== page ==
It's February 1: The first "official" day of the Steven Sinofsky Windows era.
Yes, I know Senior Vice President of Windows and Windows Live Engineering Sinofsky has been working on Windows Vista and Windows Live for the past several months. His re-org stamp is already visible on a number of divisions and projects. But given that January 31 was former Windows chief Jim Allchin's last day, I'm counting today as the first day of the new post-Allchin Windows world.
That means, for one, it's time to move beyond the vista-themed family of codenames and begin using the more boring and sanitized ones that we're all going to have to get used to, going forward.
First off, it's time to stop with the "Vienna" stuff. Those in the know need to start using "Windows 7" to refer to the next full-fledged version of Windows client. (Why 7? I guess because it follows NT 6.0?)
Not so coincidentally, numbers are back in vogue -- like they are on the Office side of the house, which, as Microsoft watchers have known for a while, is working on "Office 14" (not "13" -- bad luck), the next version of Office.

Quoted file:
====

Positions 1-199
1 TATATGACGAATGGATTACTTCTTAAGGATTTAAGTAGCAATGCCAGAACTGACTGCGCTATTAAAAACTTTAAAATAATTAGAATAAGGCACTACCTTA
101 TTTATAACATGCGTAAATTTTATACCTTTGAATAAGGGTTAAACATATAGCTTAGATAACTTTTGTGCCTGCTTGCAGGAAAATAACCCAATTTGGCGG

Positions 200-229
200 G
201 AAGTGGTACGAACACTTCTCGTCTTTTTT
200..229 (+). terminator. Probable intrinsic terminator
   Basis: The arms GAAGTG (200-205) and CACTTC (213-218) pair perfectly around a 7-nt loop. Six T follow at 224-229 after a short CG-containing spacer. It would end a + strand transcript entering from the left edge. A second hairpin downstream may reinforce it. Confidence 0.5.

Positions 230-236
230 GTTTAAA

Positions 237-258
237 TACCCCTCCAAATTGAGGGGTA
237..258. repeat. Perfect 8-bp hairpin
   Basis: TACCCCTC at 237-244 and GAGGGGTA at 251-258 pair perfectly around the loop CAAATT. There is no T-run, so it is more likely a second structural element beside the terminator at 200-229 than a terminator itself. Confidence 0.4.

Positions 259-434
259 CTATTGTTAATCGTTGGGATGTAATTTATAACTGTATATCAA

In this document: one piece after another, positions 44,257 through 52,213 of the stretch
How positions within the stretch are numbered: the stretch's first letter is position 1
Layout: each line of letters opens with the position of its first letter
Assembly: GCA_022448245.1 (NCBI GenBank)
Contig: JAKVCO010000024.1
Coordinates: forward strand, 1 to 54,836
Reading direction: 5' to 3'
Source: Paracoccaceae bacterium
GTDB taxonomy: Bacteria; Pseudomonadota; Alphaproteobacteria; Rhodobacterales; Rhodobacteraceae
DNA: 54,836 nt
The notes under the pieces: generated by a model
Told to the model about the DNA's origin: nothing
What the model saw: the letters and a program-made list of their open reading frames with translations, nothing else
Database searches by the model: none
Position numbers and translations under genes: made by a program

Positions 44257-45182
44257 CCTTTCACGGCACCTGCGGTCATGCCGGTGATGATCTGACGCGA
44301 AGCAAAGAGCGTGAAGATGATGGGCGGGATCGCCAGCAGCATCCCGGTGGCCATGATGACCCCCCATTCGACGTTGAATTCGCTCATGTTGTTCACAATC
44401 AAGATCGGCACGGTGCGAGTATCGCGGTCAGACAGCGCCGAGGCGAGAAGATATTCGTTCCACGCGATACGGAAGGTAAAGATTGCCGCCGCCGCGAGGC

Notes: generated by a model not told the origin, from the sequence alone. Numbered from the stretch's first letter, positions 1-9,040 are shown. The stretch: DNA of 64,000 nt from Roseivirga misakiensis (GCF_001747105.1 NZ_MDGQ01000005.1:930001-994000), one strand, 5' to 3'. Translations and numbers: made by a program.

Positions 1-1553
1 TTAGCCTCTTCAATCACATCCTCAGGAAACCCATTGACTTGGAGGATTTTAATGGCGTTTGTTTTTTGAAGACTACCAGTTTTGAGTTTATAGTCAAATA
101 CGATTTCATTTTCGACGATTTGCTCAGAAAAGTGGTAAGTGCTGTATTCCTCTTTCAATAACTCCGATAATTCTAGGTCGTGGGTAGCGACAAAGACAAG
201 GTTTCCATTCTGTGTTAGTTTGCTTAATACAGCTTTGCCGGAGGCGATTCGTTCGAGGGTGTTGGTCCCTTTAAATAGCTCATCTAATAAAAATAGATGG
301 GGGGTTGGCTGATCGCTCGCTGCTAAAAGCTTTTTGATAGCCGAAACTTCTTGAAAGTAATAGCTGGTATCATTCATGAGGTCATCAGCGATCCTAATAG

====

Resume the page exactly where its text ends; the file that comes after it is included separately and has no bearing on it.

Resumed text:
What other changes are in store from the new Windows regime? Over in my regular Redmond Magazine column, I mention (tongue planted in cheek ... sort of) a few of the ways Microsoft could and might make Windows development and testing more like that done by the Office unit.
Among my suggestions:
* Stop talking about unreleased products. Don't share publicly a list of promised features/functionality before the product is totally locked down. Punish transgressors both inside and outside the company.
* Cease sharing any information about delivery milestones or dates. Never talking about ship targets means never having to say you're sorry.
* Ban historical references. Anyone mentioning "WinFS," "Cairo" or "Hailstorm" gets put in the penalty box.
Other changes you're expecting in the brave new Windows world?